Being Realistic About Timeline and Budget
There’s a reason professional contractors add contingency clauses to their contracts. Things change. Building material prices can fluctuate and jobs may turn out to be bigger than you think. You wouldn’t be the first person to take out a wall only to discover a hidden plumbing leak or electrical problem.
Embrace your fixer-upper but do it with your eyes wide open. Allow a 10% contingency for additional time and money. This isn’t “extra” money. If all goes well, you’ll never tap into this portion of your budget.
For example, if you think it will take 2 days for demolition and then 3 weeks for renovation for a project that you have budgeted $26,000 then add 2 more days to the timeline and $2,600 to the budget. If you don’t need the additional time, that’s great. But when you must draw on that contingency buffer, you’ll be thankful it is there.
Before you start hunting for that fixer-upper, do some research on the price and availability of building materials in your area. This will help you create more accurate estimates and also make a purchase offer that keeps you from overpaying.
Before you go house hunting, stop at the local hardware store and buy a pocket-sized laser distance measuring device.
This little hand-held tool will save you money and grief. For less than $50, you’ll be able to take measurements of any home before you make an offer. When you feel you might have found your home, pull out your new device and start measuring.
Think you need new kitchen floors? Measure the kitchen dimensions and you’ll be able to estimate the cost. Does it look like the cabinets in the master bath need to go? Measure the space and you’ll know right away if stock cabinets are available and the approximate price.
By taking measurements and knowing the average cost of building materials, you’ll have a good idea of the rough cost to fix up your diamond in the rough. Make sure to take measurements before you make an offer to buy.
Understanding Financing Options in Advance
With a fixer-upper, you have two budgets: the purchase budget and the renovation budget. Do you know how you will finance both portions?
Like any other homebuyer, you’ll want to get preapproved for your mortgage before you shop. Preapproved buyers have an advantage when there are multiple offers on the table. Your preapproval shows potential buyers you are serious and have a commitment to loan in hand. The preapproval process also lets you determine how much you can comfortably spend on the purchase price, given you’ll also need to pay for the renovations.
The Credit Card Option
When it comes to renovations, if your budget is small, you may consider using a low-interest credit card with a cashback feature. They don’t have appraisal fees or closing costs associated with them, but the interest may be higher than with another type of financing.
Special FHA Financing
Because this will be your primary residence, you may consider financing the purchase and repairs with an FHA 203(k) loan. This special program allows borrowers to get a loan to purchase a property as well as funds to rehabilitate the property. The repairs must be over $5,000 (not hard these days) and the value of the home still must fall within the FHA home limits for the area.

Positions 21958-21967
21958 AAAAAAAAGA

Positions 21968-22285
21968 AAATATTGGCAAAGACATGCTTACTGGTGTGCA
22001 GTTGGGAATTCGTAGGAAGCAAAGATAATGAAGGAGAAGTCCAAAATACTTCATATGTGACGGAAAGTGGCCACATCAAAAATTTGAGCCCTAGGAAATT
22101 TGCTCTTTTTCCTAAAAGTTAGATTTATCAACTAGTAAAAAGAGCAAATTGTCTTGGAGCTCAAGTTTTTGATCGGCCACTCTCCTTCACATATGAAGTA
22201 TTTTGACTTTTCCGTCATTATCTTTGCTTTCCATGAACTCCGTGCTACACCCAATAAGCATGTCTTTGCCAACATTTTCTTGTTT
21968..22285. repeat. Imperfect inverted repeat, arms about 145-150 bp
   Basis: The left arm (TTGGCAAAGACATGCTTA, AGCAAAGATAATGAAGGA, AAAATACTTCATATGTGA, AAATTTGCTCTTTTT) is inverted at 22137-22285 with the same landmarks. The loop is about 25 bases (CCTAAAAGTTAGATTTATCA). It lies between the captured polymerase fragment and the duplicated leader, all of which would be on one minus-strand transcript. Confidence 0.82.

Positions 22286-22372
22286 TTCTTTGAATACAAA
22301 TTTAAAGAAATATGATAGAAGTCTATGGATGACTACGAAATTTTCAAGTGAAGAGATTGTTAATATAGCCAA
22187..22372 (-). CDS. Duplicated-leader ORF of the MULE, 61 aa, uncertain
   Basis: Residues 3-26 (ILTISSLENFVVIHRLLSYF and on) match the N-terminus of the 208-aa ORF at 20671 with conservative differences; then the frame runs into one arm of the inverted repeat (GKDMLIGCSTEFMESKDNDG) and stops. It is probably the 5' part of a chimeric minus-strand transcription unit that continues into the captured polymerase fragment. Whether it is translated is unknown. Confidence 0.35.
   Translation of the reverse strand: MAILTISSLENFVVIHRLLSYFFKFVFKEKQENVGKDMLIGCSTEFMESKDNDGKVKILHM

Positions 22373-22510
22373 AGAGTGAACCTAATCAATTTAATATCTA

The renovation money can be used for structural or cosmetic repairs. This includes:
- Structural reconstruction
- Modernization to improve function
- Elimination of health and safety hazards
- Changes to improve appearance
- Repairing or replacing plumbing including work on a well or septic system
- Adding, repairing, or replacing roofing, gutters, and downspouts
- Replacing or repairing floors
- Major landscape work and site improvements
- Improving accessibility for the disabled
- Making energy conservation improvements
Home Equity Option
The home equity option is a bit tricky. Some lenders will loan up to 90% of your equity in the house. Since you just purchased the home, you are in essence borrowing against your down payment.
For example, if you purchased a $200,000 home and made a 20% down payment, you immediately have $40,000 equity in the home. A lender may lend you up to $36,000 as a home equity loan or line of credit.
The downside to this option is you will need to pay closing costs and lender fees, so it reduces the amount you have available to spend on rehab. But unlike financing with a credit card, this interest is currently deductible on your income tax.
Researching Local Permit Requirements
Now that you’ve closed on your loan, you’re ready to get to work. It’s time to research the permitting and approval process for your area.
If your fixer upper is in a neighborhood with an HOA that sets architectural standards, it’s time to become best friends with the HOA management office. You’ll probably be in there frequently if your rehab includes any changes to the exterior of the house. Some HOAs even require approval of exterior paint.
Building permits may be issued by the city or county. Do your research before you do the work. In general, you’ll need a permit if your work involves:
- Adding or removing walls
- Changes to plumbing
- Rewiring the electrical system
- Converting the use of a room/structure such as turning a garage into a family room
You may need a permit for adding or changing your HVAC or heating system or converting from one form of heat (such as a boiler) to another form of heat (such as forced air).
If you fail to secure a permit and inspections, you risk fines and problems when you sell the house. By planning ahead and getting any permits you’ll need to fix up the property, you’ll save time, feel better-prepared, and avoid headaches down the road.
Stay tuned for Part 2 of our guide, where we’ll be sharing some fun interior remodeling tips for fixer-uppers!